Many businesses in our thriving digital economy rely on the collection and exchange of data, which is often personal and sensitive in nature. But research shows people are increasingly concerned about how their personal information is used. Some 80 per cent feel they don’t have enough control of their own data. And that’s bad news for everyone, ordinary people and businesses alike.
That is why we are revising data protection laws for the digital age through our Data Protection Bill, which is the first major review of the legislation since 1998.
This government’s Industrial Strategy, published last month, set out our plans to build a Britain fit for the future, with increased productivity and better, higher-paid jobs in every part of the UK. Growing our data-driven economy is a central part of that plan.
And our Digital Strategy, published earlier this year, also made clear our commitment to unlocking the power of data in the UK economy.
We want to give people more confidence in how their data is used, so they can make the most of digital opportunities and so responsible businesses can use that data well, from major internationals to any small business with a customer database.
We will give people the right to be forgotten, beyond what is already offered by Google and other search engines, and to ask for their personal data to be erased. That includes the right to ask social media channels to delete information posted in childhood. And we are expanding the definition of personal data to include IP addresses, DNA and internet cookies.
We will also end the overuse of pre-selected “tick boxes”. Many websites assume consent to their privacy policies unless individuals take steps to opt out, but we know people rarely read the small print. In future, explicit consent will be required before anyone’s data can be used.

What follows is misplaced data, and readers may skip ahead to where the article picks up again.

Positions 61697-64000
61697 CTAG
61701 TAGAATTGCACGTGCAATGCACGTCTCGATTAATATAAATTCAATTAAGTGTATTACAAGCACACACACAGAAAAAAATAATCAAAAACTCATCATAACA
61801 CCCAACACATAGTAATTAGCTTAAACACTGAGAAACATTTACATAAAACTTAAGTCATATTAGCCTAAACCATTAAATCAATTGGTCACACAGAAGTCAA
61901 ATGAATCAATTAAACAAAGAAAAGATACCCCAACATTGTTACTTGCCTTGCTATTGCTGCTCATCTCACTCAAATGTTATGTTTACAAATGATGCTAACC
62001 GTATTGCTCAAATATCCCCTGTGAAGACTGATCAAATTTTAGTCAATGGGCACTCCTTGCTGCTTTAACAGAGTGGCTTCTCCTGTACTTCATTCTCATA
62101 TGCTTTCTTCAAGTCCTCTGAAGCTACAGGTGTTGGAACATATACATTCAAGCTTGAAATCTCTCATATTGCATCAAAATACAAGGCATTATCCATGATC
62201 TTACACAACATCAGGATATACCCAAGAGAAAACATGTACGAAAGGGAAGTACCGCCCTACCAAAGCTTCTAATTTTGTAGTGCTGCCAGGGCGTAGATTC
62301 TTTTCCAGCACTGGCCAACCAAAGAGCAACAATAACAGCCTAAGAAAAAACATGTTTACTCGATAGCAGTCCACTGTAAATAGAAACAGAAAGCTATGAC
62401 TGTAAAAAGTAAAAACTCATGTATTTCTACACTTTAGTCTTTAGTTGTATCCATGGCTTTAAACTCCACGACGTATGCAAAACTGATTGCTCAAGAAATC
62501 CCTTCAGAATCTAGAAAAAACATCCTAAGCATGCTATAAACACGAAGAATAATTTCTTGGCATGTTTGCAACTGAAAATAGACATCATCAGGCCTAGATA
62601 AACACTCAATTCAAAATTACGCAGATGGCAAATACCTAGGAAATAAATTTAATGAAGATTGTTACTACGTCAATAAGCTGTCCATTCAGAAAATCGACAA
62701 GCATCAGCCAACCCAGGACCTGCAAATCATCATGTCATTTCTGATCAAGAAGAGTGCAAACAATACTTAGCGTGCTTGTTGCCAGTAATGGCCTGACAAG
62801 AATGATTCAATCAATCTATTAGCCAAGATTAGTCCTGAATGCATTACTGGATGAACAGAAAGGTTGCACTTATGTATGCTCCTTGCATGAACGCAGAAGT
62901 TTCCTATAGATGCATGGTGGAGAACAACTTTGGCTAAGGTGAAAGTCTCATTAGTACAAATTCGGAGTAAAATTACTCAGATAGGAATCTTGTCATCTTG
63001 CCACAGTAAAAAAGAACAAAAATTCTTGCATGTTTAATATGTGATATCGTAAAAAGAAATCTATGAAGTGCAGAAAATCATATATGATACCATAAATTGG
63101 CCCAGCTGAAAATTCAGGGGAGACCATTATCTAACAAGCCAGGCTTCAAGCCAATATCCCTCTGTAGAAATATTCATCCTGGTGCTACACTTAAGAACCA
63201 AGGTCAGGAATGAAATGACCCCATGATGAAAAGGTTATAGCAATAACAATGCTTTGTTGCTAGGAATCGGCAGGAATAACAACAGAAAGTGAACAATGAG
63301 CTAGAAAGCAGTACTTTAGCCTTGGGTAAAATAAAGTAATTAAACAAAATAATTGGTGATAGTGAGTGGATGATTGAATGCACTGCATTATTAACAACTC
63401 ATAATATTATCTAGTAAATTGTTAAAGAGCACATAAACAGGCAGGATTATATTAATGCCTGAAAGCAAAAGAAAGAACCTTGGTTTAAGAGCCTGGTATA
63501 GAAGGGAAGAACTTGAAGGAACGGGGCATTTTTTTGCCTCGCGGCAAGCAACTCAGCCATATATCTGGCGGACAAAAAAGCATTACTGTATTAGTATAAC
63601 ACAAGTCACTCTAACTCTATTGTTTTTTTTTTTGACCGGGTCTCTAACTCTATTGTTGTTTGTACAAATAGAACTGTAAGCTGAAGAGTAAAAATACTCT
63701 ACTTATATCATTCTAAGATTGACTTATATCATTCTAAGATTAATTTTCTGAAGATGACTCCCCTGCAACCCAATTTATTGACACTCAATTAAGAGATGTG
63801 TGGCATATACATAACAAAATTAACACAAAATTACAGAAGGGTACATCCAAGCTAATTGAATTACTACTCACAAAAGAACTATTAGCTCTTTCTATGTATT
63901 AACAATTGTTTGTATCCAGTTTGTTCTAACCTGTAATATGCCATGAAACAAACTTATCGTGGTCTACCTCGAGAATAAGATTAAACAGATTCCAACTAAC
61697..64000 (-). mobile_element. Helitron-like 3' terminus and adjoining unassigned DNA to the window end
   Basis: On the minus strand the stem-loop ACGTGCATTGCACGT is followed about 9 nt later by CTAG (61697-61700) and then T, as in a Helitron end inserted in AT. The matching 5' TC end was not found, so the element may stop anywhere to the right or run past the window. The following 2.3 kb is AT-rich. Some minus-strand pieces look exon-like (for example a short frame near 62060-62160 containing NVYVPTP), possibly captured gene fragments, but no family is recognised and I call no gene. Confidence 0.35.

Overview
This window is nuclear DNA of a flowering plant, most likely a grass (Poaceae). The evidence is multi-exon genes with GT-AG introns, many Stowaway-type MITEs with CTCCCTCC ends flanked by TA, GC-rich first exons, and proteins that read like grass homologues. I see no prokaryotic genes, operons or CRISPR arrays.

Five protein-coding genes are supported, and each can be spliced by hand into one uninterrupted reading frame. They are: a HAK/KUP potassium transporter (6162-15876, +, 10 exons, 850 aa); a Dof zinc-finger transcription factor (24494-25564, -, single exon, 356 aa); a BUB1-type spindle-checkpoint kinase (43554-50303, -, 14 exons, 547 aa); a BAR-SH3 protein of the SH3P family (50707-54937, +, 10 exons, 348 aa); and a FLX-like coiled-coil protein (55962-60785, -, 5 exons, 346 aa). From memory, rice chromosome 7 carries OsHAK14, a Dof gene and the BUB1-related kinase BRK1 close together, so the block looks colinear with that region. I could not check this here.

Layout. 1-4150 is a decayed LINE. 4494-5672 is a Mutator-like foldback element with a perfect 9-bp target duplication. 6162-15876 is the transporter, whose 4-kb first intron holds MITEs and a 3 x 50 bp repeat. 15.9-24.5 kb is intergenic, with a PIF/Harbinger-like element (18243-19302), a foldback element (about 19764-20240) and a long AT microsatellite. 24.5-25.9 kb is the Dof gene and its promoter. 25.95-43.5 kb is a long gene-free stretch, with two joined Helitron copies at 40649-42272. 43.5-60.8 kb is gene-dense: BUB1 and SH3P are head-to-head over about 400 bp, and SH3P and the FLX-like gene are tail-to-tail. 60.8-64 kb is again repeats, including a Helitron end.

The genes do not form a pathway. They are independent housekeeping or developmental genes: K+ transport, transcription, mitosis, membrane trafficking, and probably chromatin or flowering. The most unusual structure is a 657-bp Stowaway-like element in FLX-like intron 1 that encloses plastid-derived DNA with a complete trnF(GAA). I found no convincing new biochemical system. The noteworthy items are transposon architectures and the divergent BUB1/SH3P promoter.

These plans are primarily designed to protect individuals’ privacy, but that makes them good for business too. People are more likely to entrust their data where they know it will be handled carefully and safely.
The measures will be brought in through the Data Protection Bill and aligned with the General Data Protection Regulation, which comes into force in May 2018. After that the regulator for data protection, the Information Commissioner’s Office (ICO), will be able to issue fines of up to £17 million for the most serious breaches of the rules and even pursue criminal prosecution. Any organisation whose data processing is considered high risk will be obliged to carry out impact assessments.
So every business and organisation which relies on the use of data will need to be ready. And we have made sure there is plenty of help available. The ICO is providing a range of dedicated products to help people prepare and its website is the place to visit to get the information you need.
This is a significant cultural shift in how data is handled. It puts the emphasis firmly on privacy without compromising the ability of business, the third sector or public services to function. The changes will require adjustments from those handling data, but it will free our data-driven economy to grow and create jobs as we build a country that’s fit for the future.
By Karen Bradley, Secretary of State, Department for Digital, Culture, Media and Sport